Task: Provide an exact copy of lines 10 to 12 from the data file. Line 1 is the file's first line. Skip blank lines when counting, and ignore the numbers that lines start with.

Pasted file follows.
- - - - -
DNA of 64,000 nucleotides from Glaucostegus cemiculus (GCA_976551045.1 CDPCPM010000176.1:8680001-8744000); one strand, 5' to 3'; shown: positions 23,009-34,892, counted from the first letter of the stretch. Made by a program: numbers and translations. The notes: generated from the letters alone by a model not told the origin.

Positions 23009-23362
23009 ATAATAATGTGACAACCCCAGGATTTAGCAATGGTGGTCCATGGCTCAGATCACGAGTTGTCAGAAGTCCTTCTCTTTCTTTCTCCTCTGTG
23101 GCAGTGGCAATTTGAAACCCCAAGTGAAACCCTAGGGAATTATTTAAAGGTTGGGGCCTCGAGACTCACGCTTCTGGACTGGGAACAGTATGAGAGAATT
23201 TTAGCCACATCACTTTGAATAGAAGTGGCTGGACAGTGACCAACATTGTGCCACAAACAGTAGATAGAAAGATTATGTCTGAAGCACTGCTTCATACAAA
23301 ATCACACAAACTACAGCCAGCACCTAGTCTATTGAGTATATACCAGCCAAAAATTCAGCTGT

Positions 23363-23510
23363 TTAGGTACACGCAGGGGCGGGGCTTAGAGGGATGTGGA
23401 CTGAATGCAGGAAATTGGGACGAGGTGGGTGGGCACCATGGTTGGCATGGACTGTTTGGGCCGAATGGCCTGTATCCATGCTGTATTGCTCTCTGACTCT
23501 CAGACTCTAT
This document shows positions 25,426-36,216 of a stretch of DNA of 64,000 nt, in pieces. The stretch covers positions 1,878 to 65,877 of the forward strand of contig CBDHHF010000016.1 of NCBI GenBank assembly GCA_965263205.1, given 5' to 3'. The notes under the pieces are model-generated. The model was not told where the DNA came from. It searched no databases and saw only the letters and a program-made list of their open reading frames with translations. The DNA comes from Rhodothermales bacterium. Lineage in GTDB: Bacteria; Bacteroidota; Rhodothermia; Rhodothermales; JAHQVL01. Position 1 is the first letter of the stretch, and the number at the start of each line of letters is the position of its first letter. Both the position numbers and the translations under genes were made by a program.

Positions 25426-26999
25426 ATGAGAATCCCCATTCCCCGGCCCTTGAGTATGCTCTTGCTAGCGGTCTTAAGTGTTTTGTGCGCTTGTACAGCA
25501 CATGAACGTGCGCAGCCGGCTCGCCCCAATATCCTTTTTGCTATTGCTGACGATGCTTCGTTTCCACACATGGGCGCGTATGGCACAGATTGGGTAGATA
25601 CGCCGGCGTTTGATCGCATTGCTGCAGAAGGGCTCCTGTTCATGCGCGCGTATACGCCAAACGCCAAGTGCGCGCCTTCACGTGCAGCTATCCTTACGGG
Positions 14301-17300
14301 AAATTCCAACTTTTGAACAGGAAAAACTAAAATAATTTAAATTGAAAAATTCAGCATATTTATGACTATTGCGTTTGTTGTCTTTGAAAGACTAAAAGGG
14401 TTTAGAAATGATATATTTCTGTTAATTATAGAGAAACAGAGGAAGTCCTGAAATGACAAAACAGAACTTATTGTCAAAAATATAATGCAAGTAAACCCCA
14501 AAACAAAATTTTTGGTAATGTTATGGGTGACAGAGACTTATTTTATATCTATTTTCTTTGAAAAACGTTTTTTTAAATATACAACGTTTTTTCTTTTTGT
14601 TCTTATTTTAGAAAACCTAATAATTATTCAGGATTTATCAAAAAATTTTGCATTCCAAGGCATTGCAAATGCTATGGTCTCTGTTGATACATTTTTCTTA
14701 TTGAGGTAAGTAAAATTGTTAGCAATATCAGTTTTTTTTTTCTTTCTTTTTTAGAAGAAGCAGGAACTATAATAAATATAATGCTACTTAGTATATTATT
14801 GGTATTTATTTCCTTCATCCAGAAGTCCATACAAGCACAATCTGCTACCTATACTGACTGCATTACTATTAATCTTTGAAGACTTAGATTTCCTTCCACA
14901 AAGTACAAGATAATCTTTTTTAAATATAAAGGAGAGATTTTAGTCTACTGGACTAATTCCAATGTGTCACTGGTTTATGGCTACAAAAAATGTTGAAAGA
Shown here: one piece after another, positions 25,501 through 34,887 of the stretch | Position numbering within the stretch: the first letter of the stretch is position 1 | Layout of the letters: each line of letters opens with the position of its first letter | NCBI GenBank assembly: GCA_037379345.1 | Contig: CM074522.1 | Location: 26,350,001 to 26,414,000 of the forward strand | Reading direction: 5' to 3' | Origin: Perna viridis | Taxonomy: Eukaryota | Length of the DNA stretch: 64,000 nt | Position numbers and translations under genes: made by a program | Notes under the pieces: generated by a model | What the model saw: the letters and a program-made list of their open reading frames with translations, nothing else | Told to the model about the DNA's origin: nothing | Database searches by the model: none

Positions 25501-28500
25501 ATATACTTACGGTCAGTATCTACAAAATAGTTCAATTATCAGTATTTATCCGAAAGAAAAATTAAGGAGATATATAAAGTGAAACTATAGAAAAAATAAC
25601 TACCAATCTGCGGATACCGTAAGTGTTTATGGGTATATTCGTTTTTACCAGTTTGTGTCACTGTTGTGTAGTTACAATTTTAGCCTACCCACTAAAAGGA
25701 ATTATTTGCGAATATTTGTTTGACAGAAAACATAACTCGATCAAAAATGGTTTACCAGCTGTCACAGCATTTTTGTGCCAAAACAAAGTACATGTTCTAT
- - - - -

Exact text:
23501 CAGACTCTAT
This document shows positions 25,426-36,216 of a stretch of DNA of 64,000 nt, in pieces. The stretch covers positions 1,878 to 65,877 of the forward strand of contig CBDHHF010000016.1 of NCBI GenBank assembly GCA_965263205.1, given 5' to 3'. The notes under the pieces are model-generated. The model was not told where the DNA came from. It searched no databases and saw only the letters and a program-made list of their open reading frames with translations. The DNA comes from Rhodothermales bacterium. Lineage in GTDB: Bacteria; Bacteroidota; Rhodothermia; Rhodothermales; JAHQVL01. Position 1 is the first letter of the stretch, and the number at the start of each line of letters is the position of its first letter. Both the position numbers and the translations under genes were made by a program.

Positions 25426-26999